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2015 Rule 5 draft: Diamondbacks gain some, lose some in Triple-A portion

The Diamondbacks both gained and lost personnel in today's Rule 5 draft in Nashville. Here are the details.

Jim Brown-USA TODAY Sports

The major-league phase of the draft was quiet as far as the Arizona Diamondbacks were concerned, but it was the Triple-A  phase where things got busy. There are a couple of difference between the major-league and Triple-A sections. Players picked in the latter do not have to be kept on the major-league roster for the entire season, and the price of a pick is $25,000, half the cost of the major-league phase. In the AAA phase, the Triple-A affiliate can pick unprotected players from other teams' lower-level clubs i.e. Double-A or lower, and in the AA phase, the same goes for teams' Double-A affiliates.

These later two sections are not nearly as earth-shattering as the major-league level [I am using "earth-shattering" in an ironic sense]. Per Baseball America: "Almost no future big leaguers emerge from this process. It's basically a tool for major league teams to fill out affiliates rather than obtain talent." So, there's a certain amount of robbing Peter to pay Paul going on here, with Paul then being able to turn around and mug John, who engages in thievery on Ringo, who breaks into Peter's house and steals his VCR. [Kids, ask your parents!] Here are the picks involving the Diamondbacks and their affiliates in the Triple-A portion of the draft. Additions are in bold, subtractions in italics.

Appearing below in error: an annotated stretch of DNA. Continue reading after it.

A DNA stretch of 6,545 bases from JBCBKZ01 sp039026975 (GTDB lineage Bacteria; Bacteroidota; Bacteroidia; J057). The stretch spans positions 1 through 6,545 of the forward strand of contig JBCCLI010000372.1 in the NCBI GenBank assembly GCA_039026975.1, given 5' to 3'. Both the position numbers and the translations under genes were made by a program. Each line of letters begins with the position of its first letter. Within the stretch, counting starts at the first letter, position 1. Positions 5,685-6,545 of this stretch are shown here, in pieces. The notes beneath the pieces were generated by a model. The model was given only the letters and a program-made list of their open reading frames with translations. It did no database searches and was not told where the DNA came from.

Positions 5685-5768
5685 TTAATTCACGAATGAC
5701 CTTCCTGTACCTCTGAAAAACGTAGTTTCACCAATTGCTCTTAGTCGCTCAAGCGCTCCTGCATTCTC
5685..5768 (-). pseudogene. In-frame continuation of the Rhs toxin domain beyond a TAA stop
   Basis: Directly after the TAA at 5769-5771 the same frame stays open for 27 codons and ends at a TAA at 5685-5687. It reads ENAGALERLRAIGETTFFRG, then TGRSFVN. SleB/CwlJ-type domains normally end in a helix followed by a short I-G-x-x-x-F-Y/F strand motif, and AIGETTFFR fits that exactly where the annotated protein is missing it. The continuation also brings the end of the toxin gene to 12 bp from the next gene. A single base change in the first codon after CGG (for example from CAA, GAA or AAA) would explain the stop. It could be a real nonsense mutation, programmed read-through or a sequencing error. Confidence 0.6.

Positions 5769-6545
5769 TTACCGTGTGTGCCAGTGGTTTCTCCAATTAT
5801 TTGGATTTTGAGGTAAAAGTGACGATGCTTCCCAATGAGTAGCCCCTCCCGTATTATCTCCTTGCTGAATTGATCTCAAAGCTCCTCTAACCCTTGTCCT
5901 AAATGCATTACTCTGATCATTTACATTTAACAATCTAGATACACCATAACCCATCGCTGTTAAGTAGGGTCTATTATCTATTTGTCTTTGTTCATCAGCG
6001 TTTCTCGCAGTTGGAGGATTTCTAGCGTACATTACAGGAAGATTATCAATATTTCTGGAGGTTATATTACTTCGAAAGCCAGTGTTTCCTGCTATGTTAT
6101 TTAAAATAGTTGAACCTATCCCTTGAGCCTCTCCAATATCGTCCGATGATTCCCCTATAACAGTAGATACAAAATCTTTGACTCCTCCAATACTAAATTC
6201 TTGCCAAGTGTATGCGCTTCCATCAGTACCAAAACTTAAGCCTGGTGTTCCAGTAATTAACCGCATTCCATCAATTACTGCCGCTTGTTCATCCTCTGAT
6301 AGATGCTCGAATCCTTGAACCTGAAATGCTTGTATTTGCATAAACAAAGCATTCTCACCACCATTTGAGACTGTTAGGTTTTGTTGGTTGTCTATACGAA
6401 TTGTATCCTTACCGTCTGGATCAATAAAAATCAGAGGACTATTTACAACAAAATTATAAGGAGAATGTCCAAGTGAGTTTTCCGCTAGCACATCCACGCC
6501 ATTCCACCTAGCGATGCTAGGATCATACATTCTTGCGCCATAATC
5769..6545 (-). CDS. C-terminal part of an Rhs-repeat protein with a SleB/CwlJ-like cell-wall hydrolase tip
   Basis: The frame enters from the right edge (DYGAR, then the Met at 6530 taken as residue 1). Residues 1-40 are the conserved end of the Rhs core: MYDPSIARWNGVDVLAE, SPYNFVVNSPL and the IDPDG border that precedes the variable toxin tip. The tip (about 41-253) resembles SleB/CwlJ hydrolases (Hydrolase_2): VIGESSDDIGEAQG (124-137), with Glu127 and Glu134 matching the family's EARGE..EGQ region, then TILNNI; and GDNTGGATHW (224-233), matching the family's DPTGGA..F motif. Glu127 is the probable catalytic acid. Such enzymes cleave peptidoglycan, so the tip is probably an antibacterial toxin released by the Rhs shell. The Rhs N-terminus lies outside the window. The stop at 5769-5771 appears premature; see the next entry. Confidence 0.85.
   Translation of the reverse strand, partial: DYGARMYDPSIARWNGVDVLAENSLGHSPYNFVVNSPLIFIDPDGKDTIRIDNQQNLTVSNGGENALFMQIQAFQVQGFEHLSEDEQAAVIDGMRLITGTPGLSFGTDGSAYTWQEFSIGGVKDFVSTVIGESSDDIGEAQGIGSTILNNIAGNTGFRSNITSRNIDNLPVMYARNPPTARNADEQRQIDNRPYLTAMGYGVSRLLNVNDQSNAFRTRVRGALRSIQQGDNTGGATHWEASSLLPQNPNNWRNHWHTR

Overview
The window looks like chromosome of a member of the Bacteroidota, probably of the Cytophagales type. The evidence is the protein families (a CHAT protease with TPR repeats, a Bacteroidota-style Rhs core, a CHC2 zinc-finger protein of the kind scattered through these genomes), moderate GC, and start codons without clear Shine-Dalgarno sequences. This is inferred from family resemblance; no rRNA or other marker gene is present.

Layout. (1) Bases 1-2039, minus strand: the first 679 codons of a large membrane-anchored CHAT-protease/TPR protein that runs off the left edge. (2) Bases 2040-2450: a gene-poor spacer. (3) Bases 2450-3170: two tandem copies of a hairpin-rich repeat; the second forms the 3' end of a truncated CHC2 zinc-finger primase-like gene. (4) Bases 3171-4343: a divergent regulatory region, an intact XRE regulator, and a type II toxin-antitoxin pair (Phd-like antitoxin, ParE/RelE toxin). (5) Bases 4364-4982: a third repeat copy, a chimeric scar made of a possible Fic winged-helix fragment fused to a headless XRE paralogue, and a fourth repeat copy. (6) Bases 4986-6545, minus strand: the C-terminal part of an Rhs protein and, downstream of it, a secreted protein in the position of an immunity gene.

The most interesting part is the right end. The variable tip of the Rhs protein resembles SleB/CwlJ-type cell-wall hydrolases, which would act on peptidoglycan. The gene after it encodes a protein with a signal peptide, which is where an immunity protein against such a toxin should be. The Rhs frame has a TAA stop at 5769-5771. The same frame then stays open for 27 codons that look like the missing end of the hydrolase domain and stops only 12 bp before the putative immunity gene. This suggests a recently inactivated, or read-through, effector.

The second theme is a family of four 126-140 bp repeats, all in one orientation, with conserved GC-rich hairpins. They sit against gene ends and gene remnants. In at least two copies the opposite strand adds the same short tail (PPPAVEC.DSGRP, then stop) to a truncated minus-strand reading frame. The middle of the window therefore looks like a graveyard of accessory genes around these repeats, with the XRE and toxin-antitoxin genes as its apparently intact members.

• #1. Ariel Hernandez to Cincinnati Reds
  • #11. Eduardo de Oleo, C from Yankees
  • #17. Blayne Weller, RHP to Angels
  • #19. Yefrey Ramirez, RHP to Yankees
  • #20. Garrett Weber, IF to Rangers
  • #24. John Brebbia, RHP to Cardinals
  • #27. Alex Glenn, OF to Athletics
  • #31. Robelys Reyes, SS from Cardinals
  • #40. Chad Oberacker, OF from Athletics
  • #46. Devin Harris, OF from Giants

There are some names here I recognize from doing minor-league write-ups this season. Weller is likely the one I know best, since he had some insane starts in 2014. He pitched a no-hitter for the A-ball South Bend Silver Hawks, and later in July at High-A Visalia, struck out 16 in an eight-inning outing. However, he was old for that level, at 24, and this year, when he pitched at Visalia, Double-A Mobile and Triple-A Reno, the results were less impressive: a 4.95 ERA over 151 innings of work. Weber put up decent numbers between Mobile and Reno, batting a combined .302 with an .826 OPS, though as usual, the presence of Reno needs to be taken into account there.

Of the players we selected, outfielders Oberacker and Harris are the only ones with experience above High-A. The 26-year-old Oberacker had decent numbers for Oakland's Double-A affiliate in Midland, with a triple-slash of .294/.360/.425 in 101 games there. Harris is a year older, and showed more power but a worse approach at the plate, resulting in a line of .240/.301/.418 in 108 games for San Francisco's AA team in Richmond.